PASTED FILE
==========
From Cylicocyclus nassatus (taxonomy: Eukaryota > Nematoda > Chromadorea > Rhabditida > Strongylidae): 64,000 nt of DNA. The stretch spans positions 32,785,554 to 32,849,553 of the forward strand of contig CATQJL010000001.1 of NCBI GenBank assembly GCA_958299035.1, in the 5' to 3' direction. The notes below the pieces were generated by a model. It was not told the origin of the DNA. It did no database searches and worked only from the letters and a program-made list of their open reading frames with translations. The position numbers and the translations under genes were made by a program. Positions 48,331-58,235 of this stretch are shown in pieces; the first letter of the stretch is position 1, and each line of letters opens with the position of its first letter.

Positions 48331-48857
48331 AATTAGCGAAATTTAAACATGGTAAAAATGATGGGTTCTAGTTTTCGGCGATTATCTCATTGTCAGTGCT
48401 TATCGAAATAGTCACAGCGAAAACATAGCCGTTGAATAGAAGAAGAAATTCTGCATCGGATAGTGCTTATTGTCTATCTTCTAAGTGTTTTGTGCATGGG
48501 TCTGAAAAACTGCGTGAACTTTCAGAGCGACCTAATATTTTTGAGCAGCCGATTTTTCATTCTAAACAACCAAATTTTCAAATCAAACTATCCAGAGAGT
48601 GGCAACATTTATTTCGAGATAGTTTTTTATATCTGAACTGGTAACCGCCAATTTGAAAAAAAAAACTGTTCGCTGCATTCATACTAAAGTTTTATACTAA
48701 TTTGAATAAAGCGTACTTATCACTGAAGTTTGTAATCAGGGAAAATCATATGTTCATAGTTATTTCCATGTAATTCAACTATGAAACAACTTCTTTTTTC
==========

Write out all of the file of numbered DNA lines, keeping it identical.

From Cylicocyclus nassatus (taxonomy: Eukaryota > Nematoda > Chromadorea > Rhabditida > Strongylidae): 64,000 nt of DNA. The stretch spans positions 32,785,554 to 32,849,553 of the forward strand of contig CATQJL010000001.1 of NCBI GenBank assembly GCA_958299035.1, in the 5' to 3' direction. The notes below the pieces were generated by a model. It was not told the origin of the DNA. It did no database searches and worked only from the letters and a program-made list of their open reading frames with translations. The position numbers and the translations under genes were made by a program. Positions 48,331-58,235 of this stretch are shown in pieces; the first letter of the stretch is position 1, and each line of letters opens with the position of its first letter.

Positions 48331-48857
48331 AATTAGCGAAATTTAAACATGGTAAAAATGATGGGTTCTAGTTTTCGGCGATTATCTCATTGTCAGTGCT
48401 TATCGAAATAGTCACAGCGAAAACATAGCCGTTGAATAGAAGAAGAAATTCTGCATCGGATAGTGCTTATTGTCTATCTTCTAAGTGTTTTGTGCATGGG
48501 TCTGAAAAACTGCGTGAACTTTCAGAGCGACCTAATATTTTTGAGCAGCCGATTTTTCATTCTAAACAACCAAATTTTCAAATCAAACTATCCAGAGAGT
48601 GGCAACATTTATTTCGAGATAGTTTTTTATATCTGAACTGGTAACCGCCAATTTGAAAAAAAAAACTGTTCGCTGCATTCATACTAAAGTTTTATACTAA
48701 TTTGAATAAAGCGTACTTATCACTGAAGTTTGTAATCAGGGAAAATCATATGTTCATAGTTATTTCCATGTAATTCAACTATGAAACAACTTCTTTTTTC